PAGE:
Saturday, May 23, 2009

Soaking up the Green

Can't quite get enough greens...inside or out. Wishing that, like Jeff wall, I had a large format digital and could take about 36 small images of both scenes below and knit them together. Well not small actually, the bigger the better, but each image say, of a 12 x 12 inch space. The problem with trying to technically represent all of the nuances of green here is the inability to fix an aperture on any one area. Shooting many close ups allows Wall to control all of those various squares of light and detail. Another reason why his work has such an absorptive quality.

What if how we got to a poem was suddenly only the beginning of the poem? What if, like Wall, we looked at things for longer periods of time, and then imagined the process of writing as a series of stages? What does it mean to try and represent a moment of illumination so deeply?

Also the sense of depth. And textures, the drama of the contrast and all that is happening in and out of the frame.

More on this...


Brenda Schmidt said...

Nice! And I think something just clicked. Or is close to clicking. Yay and thank you!

R. said...

Oh, illumination. Is that what poems are about? And photographs? Or is that just another expression of the nostalgia for the absolute that seems to be built into human nature? How to subvert that nostalgia, and keep the illumination? By looking at the world in small pieces, an endless series of questions (not statements) (or statements)?

This is a fascinating idea, the process of writing (or did you mean reading?) as a series of stages. Especially if those stages are somehow made visible in the writing (reading?) itself. Particularly interesting since I've been playing with stitches of handheld images (in a sense the opposite of Jeff Wall's precision ("I was a little bit tired of the idea of photography allowing you to see everything," Olivo Barbieri said, and I agree): see though you really have to look at a print, not quite Wall-size but almost, up at the Gladstone in Toronto for another week [advt!] ) but what is the equivalent in words? I don't know.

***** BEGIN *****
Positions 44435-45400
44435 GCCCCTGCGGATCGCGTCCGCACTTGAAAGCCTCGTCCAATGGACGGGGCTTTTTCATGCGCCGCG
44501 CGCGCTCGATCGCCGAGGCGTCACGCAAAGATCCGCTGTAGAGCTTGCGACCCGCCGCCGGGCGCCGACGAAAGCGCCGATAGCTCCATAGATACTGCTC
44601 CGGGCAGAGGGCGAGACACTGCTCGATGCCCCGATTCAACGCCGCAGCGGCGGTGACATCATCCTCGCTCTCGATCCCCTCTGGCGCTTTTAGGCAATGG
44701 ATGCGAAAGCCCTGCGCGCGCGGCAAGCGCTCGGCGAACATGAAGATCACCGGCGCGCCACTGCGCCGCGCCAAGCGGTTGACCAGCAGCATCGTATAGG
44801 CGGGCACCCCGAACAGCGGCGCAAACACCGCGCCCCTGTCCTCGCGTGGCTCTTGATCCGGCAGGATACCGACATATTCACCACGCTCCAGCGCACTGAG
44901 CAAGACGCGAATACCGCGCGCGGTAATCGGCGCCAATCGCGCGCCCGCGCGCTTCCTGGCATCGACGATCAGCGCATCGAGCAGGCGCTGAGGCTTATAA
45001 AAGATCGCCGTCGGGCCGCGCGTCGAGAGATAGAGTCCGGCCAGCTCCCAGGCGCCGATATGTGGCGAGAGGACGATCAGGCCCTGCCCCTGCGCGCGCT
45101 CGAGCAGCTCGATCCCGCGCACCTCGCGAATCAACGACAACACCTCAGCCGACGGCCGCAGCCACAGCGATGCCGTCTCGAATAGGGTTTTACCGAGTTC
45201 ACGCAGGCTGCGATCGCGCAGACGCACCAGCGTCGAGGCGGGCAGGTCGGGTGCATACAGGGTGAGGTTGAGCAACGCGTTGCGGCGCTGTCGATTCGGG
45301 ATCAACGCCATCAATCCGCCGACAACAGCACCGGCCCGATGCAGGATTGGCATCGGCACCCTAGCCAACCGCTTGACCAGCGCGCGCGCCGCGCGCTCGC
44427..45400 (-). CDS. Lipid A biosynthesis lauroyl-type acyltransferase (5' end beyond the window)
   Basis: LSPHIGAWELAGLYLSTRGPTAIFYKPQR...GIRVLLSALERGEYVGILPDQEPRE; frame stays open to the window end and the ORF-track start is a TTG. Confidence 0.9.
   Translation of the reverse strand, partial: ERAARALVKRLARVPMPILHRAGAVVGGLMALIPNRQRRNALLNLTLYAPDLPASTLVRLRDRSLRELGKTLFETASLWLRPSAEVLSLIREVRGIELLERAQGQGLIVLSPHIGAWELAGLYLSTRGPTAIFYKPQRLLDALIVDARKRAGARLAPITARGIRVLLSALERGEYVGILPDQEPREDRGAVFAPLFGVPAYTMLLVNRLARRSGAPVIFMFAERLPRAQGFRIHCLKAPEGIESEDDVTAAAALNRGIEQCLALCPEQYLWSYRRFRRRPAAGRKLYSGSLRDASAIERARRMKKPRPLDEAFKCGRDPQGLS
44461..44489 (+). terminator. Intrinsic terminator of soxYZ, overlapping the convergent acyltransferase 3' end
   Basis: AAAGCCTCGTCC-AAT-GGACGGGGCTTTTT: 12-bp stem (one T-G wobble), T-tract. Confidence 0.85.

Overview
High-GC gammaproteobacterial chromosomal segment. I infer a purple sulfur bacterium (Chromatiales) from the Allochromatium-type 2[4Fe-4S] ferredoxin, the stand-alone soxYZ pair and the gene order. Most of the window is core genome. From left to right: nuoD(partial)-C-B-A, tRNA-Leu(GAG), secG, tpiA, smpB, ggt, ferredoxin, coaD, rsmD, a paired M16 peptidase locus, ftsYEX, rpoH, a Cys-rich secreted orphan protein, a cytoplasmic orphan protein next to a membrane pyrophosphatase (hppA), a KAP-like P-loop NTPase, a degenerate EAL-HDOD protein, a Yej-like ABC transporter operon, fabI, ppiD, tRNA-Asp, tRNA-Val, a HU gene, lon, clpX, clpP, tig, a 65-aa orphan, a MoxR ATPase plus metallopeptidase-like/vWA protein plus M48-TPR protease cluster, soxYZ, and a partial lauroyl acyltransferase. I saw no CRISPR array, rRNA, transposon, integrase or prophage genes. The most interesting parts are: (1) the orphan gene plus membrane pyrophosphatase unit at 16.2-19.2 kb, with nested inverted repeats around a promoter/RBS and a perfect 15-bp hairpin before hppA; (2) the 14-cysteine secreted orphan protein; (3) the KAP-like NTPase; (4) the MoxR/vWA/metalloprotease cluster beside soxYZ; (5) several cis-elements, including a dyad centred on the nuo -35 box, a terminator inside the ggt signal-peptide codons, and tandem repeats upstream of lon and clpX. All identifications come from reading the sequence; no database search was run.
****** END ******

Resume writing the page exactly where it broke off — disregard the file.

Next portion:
(enjoyed your trees/banff/green/slice pix)

Chien Bâtard said...

Well, yes, illumination is certainly a nostalgic term to toss into the poetry fray. But yes, I do want illumination in art. Complillumination though, not the simplistic variety, but the kind that, as Eileen Myles said recently in a post on Harriet, throws me back into my thoughts...

But I love the idea that when Wall sees a photo that's the beginning of a process of bringing that image to life. He doesn't just snap it--as yours truly does--and be done with it. Or, as we poets sometimes do, "see" and go home and write that illuminated moment, or that idea....what if, what if that moment of noticing a poem is present is simply the beginning.

R. said...

Yes, the beginning... but how to go on from there? Maybe this is the genesis of sequences like Rachel Blau DuPlessis' Drafts?

In photography there seems to be a distinction between the "decisive moment" school and the "high concept" school of which Wall is the exemplar... though that makes me wonder if the image or the idea comes first. (I think Wall has written about this.)

And sometimes I detect too much idea and not enough art. Not so much in Wall but certainly in his imitators (of which there are (too) many, I think).

Chien Bâtard said...

RBD's work doesn't spring to mind here, but perhaps someone like Susan Howe?

Imitators, yes, many imitators. But don't most poets learn by imitating? Not necessarily by learning the tools of the trade--how to draw an image, craft a line, then string them together, or think of construct and work material in that way...this is perhaps a way of thinking about what conceptual art can offer poetry, and not just poetry that is by nature conceptual...I am just thinking out loud here.

As for the fact of too much art, or too much thinking etc, isn't art always looking for balance whatever its aesthetic or poetic source?